Are Pressure Cookers Healthy to Cook with OR Even Safe?
(We'll also cover what Sally Fallon Morell from the WAPF & Kaalya Daniel said about pressure cooker broth in their book, keep reading…)
Right off the bat we can get the safety issue out of the way. Most modern pressure cookers have built-in safety features, so as long as you follow directions and use common sense, you don't have to worry about kitchen explosions or getting injured while making dinner. These were worries with the very old models that our grandparents used.
When it comes to convenience, pressure cookers SAVE THE DAY!
Below I'll share exactly why I'm completely comfortable using our pressure cooker to serve healthy meals to my family, but first I'll tell you why I love it from a convenience standpoint:
Apparently I have too many things going on around here everyday (like all of you I'm sure!) and most of the time I can't seem to get my head out of my ___ and remember to pull meat out of the freezer early enough in the day so it has time to thaw, cook and be done by suppertime. A pressure cooker comes through BIG because food takes only a fraction of the time to cook, and especially for work-outside-the-home parents: what a lifesaver for you especially!
What about health-wise, are pressure cookers healthy to cook with?
This issue is still hotly debated, but I've been convinced that this is A-okay, and here are a few reasons why…
- Are pressure cookers healthy to cook with? #1: It’s like arguing that food cooked in Miami (where the boiling point of water is 212*F) is somehow less nutritious than food cooked in an Andean or Himalayan village (where the boiling point of water is 190*F) just because the air pressure and boiling point are higher in Miami… The only reason one took far less time to cook was that the higher air pressure meant that you could cook it at a higher temperature before you started losing too much water and overcooking the food. (Source)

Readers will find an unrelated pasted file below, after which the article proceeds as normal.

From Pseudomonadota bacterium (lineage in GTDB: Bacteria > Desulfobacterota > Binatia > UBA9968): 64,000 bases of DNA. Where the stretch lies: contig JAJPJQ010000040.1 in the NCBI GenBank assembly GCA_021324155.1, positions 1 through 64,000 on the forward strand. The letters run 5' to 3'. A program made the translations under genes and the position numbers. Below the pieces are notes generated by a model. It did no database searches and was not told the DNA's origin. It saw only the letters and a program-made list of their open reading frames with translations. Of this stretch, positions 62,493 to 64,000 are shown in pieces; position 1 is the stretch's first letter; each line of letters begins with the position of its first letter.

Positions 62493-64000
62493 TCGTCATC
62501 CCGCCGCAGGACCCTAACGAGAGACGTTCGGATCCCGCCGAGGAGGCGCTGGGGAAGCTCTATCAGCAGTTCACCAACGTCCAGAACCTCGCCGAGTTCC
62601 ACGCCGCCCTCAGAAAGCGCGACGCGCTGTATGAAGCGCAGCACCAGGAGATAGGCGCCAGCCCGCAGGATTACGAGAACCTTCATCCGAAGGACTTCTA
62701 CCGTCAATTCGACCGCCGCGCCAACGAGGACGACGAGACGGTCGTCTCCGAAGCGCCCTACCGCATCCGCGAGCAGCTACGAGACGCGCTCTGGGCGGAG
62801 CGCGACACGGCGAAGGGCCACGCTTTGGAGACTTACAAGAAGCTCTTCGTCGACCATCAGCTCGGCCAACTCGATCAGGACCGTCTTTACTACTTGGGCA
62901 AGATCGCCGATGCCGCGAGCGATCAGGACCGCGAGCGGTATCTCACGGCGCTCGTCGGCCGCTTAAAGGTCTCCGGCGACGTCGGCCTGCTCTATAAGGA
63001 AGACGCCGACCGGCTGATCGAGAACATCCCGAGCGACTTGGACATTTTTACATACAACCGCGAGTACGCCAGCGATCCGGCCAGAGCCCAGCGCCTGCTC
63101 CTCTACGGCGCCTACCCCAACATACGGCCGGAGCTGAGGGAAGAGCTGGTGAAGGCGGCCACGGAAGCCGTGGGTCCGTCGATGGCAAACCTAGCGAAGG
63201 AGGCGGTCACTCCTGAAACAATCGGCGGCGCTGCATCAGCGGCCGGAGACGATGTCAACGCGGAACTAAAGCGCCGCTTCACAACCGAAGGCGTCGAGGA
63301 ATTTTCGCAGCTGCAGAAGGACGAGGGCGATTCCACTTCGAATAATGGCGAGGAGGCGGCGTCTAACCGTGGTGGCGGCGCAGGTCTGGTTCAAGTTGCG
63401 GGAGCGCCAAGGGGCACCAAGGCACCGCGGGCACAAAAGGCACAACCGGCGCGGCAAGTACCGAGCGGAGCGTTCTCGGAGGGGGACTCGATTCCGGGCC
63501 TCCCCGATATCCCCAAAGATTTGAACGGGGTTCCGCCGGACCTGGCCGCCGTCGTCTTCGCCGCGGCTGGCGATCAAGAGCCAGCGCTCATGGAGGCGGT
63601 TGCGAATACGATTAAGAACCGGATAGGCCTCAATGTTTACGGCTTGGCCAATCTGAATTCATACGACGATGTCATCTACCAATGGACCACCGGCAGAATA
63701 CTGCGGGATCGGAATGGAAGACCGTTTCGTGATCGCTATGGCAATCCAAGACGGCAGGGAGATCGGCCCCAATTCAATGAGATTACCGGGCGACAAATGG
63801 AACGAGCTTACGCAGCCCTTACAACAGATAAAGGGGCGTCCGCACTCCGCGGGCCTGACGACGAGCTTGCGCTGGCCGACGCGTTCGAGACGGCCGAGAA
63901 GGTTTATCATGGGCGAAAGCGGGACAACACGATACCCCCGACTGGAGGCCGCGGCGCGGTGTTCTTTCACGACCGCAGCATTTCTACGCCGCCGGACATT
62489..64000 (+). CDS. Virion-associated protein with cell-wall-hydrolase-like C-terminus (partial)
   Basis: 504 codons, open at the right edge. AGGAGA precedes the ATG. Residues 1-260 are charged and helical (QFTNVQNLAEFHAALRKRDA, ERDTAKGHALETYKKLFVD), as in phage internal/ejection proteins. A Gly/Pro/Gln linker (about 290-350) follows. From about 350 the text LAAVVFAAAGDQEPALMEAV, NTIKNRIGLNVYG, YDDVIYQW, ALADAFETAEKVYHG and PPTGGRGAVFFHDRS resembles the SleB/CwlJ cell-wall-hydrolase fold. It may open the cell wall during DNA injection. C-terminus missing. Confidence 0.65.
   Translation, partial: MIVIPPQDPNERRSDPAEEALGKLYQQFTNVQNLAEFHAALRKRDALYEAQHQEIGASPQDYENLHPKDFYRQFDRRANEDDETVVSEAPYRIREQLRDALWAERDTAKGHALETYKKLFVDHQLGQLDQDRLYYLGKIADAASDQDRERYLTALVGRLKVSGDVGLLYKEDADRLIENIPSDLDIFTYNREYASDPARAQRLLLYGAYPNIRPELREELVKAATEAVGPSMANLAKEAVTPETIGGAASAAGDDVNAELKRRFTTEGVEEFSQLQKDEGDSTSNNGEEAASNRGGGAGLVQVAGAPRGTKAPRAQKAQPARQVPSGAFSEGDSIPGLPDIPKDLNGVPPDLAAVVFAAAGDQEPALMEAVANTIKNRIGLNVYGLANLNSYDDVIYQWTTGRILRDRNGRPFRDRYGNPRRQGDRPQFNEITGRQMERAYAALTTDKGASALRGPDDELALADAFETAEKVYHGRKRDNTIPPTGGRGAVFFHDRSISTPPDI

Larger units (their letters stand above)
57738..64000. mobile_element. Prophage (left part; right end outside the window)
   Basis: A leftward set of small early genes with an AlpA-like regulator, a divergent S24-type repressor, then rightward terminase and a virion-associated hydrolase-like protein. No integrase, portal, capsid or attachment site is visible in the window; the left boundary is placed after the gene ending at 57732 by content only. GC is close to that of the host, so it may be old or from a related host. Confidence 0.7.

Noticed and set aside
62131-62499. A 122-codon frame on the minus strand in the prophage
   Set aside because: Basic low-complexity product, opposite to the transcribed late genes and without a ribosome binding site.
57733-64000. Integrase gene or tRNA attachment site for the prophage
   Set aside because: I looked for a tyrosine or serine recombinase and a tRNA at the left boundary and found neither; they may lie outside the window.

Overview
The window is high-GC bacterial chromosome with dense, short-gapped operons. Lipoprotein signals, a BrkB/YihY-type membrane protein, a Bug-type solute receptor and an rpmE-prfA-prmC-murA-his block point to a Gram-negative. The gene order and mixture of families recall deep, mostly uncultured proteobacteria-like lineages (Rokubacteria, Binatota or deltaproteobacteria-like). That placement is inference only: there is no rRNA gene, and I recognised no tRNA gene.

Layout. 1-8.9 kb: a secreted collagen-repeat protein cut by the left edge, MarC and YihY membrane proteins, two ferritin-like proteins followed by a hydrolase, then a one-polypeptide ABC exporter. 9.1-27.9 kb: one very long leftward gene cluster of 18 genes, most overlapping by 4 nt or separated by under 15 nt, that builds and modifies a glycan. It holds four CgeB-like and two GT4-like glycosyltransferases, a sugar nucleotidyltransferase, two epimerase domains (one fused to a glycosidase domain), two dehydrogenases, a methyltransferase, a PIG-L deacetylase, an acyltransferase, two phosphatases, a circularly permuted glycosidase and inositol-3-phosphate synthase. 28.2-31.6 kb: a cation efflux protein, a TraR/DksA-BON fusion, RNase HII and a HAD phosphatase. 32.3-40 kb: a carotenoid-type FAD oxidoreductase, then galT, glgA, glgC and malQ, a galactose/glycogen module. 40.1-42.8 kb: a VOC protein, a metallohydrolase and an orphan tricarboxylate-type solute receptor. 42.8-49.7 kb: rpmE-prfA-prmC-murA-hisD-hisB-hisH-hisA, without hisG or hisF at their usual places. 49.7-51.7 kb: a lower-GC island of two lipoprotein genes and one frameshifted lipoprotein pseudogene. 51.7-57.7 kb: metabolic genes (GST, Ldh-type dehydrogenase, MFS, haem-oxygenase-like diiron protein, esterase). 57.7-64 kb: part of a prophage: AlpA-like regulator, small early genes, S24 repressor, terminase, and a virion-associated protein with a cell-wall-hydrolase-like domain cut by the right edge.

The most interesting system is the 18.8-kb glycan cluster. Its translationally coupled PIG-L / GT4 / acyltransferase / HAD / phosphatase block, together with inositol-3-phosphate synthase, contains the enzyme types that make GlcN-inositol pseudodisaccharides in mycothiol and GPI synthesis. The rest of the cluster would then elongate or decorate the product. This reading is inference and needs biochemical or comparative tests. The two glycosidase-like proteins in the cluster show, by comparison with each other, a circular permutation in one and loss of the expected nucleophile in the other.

- Are pressure cookers healthy to cook with? #2: Many say, “Pressure cooking denatures proteins.” To that, Kris, the Toledo Weston A. Price chapter leader, replies, “Collagen is an insoluble protein that must be denatured to produce soluble gelatin that we can consume, but that does not mean the amino acids or proteins are destroyed or that gelatin is not useful. Enzymes lose their function if they are ‘denatured' but collagen is not an enzyme. I am not convinced that pressure cooking is as harmful as some say. I get a fabulous gel from my pressure cooked broth. My husband who is very sensitive to glutamate, drinks the broth daily with good results and never has a problem with it. The broth is very flavorful also. I have no plans to give up my pressure cooker!” (Kris is quoted with her permission.)
- Are pressure cookers healthy to cook with? #3: There is good evidence that pressure cooking helps food retain nutrients and bioavailability, AND reduces acrylamide, lectins, and phytic acid!
Researchers estimate the nutrients in our foods have declined dramatically (up to 50 percent in some foods) due to the depletion of nutrients in the soil. When you combine that with many cooking methods, which destroy or drain nutrients away from your food, the result is meals that just don’t provide the nutritional value your body needs.
A pressure cooker can greatly reduce the time it takes to cook your food. This directly correlates with the loss of fewer heat-sensitive nutrients. Let’s take a look at the research: